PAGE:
There was an exhibition of Nagae Naoya's art at Gallery 403 from January 17th to the 27th. The promotional postcard for the exhibition is as follows (I've followed the usual local custom of putting the family name first, and the post card has switched it around):

What I found interesting at the exhibit were the preproduction drawings, which showed the artist's progression from the original sketch to the final version.  In some cases there were fairly radical changes in color, etc., prompting your imagination to wonder at the different directions a creation can take....

Lyle (Hiroshi) Saxon

Friday, January 22, 2010

"Toda Chiharu Art at Okuno Building"

I met the artist who created this picture (below - from the promotional postcard for the artist's exhibition in the Okuno Building) and we talked a little about "Nihonga" pictures like this one. The word can be translated as "Japanese painting", but the way I've been hearing it used when using it with artists is to identify the material - which is based on natural elements, like crushed rocks, shells, etc. The effect is nice in that you don't get any slick reflections, so the surface looks more... real... than oil or acrylic paints. (Of course you can't exactly see that effect in a reproduction printed with standard inks, but still...)


And that's basically it. Now that I've started this blog, I'll try to get direct comments from artists that I can quote (with their permission).

Lyle (Hiroshi) Saxon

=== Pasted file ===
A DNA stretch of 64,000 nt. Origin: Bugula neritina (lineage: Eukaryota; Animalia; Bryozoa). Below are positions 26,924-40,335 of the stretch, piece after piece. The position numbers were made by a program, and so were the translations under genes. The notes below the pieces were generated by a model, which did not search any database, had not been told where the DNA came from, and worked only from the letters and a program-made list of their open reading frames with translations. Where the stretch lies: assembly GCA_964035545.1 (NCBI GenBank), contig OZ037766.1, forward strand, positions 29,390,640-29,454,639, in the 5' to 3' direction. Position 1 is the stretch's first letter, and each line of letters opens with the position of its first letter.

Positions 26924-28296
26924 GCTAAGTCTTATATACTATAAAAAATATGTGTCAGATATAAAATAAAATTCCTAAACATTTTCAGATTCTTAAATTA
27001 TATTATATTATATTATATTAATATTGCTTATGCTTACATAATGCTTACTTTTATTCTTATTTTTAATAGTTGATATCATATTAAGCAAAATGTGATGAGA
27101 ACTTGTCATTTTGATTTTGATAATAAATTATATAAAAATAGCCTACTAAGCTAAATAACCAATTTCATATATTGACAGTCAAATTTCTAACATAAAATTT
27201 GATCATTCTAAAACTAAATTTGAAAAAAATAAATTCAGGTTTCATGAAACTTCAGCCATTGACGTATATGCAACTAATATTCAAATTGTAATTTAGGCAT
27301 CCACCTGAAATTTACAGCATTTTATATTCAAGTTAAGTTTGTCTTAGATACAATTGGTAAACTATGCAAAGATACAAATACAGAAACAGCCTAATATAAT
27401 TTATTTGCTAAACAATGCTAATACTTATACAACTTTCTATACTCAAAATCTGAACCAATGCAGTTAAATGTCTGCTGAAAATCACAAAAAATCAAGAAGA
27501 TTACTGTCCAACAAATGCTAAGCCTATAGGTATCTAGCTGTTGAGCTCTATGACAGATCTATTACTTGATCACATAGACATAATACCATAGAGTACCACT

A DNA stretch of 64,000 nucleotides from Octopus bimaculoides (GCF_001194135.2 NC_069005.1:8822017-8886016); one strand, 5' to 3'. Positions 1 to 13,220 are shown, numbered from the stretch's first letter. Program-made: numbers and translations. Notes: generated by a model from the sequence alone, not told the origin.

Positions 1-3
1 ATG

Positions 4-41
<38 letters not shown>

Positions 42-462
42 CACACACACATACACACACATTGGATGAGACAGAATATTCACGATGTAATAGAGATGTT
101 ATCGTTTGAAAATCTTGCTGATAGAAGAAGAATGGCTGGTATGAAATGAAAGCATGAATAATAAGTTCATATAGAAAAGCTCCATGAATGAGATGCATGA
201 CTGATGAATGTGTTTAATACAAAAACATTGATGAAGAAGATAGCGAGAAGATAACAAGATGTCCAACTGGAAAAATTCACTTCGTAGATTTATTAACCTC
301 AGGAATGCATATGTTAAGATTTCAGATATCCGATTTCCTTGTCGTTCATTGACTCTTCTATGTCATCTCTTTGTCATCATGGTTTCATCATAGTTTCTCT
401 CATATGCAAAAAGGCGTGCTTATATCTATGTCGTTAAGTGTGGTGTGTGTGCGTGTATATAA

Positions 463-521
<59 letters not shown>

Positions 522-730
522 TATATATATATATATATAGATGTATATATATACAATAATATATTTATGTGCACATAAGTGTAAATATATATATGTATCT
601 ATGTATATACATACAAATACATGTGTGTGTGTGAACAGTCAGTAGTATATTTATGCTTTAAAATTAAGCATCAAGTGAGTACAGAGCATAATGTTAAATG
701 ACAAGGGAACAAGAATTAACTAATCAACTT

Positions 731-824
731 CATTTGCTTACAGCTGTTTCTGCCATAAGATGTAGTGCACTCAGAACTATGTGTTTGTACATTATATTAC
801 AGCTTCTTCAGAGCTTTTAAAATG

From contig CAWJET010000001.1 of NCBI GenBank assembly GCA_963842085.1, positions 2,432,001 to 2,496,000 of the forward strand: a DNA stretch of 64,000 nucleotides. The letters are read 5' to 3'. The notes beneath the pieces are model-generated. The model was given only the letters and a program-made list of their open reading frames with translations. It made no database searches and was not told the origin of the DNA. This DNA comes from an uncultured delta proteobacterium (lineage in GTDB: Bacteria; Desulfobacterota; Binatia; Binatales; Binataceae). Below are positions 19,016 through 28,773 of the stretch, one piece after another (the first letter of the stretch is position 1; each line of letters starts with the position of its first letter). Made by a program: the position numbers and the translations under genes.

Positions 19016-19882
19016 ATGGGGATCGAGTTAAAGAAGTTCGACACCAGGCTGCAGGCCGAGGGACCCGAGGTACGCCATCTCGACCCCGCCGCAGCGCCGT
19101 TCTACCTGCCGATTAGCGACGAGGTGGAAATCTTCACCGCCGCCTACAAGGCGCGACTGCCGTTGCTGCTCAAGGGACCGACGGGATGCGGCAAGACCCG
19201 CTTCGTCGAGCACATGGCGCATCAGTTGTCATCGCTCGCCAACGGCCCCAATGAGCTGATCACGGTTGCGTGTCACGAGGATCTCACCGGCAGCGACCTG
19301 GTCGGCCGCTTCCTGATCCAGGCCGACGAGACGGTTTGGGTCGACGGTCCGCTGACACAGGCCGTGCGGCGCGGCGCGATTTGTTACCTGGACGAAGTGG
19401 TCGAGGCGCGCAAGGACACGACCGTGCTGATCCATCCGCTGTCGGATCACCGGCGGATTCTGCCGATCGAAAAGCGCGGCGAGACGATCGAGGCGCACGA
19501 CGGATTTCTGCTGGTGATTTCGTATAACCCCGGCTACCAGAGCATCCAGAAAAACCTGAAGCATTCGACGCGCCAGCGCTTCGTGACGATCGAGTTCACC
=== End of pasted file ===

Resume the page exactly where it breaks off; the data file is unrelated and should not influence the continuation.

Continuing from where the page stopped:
Wednesday, January 20, 2010

Cloth Art by Watanabe Kousai 装芸画 - (2010/01)

Another artist I met this week who produces art in an unconventional way is Watanabe Kousai (渡辺光彩). An example can be seen in this promotional postcard I received from her:
装芸画 (布象嵌) "Sougeiga" - Cloth Inlay Art

This art is produced by overlaying bits of cloth. From a distance you imagine the picture was made with paint, and then feel surprised (when told or upon close inspection) to discover that it is all done with cloth.

The artist has a website here:

At the site above is the following explanation of the technique and its history (in Japanese):

装芸画(布象嵌) Cloth Inlay Art






Lyle (Hiroshi) Saxon

"Wooden Art by Miyakawa Kazumi" (木彩画) - (2010/01)

I recently met Miyakawa Kazumi, an artist who creates amazing pictures with wood. It's impossible to describe other than to show you an example, so here's one (from a promotional postcard I received from the artist):
The different colors and whatnot are created by cutting out pieces of wood and inlaying them one by one. From a distance, you would never imagine how the pictures are made - you have to get very close to see all the intricately placed wood, and then you step back and take another look, thinking "Wow...! Amazing!!"

The artist has a blog here:

One more example (also from a promotional postcard that the artist game me):

Lyle (Hiroshi) Saxon

Tuesday, January 19, 2010

"Nagashima Koichiro - January Performance in Shinjuku"

Bouncing around on Saturday, January 16th, 2010, I ran into Nagashima Koichiro (written as "Kouichirou Nagashima" on his CDs) playing his guitar and singing out in a cold-cold January wind on the east side of Shinjuku Station.

Here's a video clip I took of part of his performance:

I liked his music, so I bought the three CD's he had out for sale (one with two songs and the other two with one song each). Of the three, I like the song on the #3 CD best I think. The recordings are very clear by the way.

His website is as follows:

新宿駅前東口 長島功一郎 東京 (Recorded on Saturday, January 16th, 2010, at 5:43 p.m.)

Lyle (Hiroshi) Saxon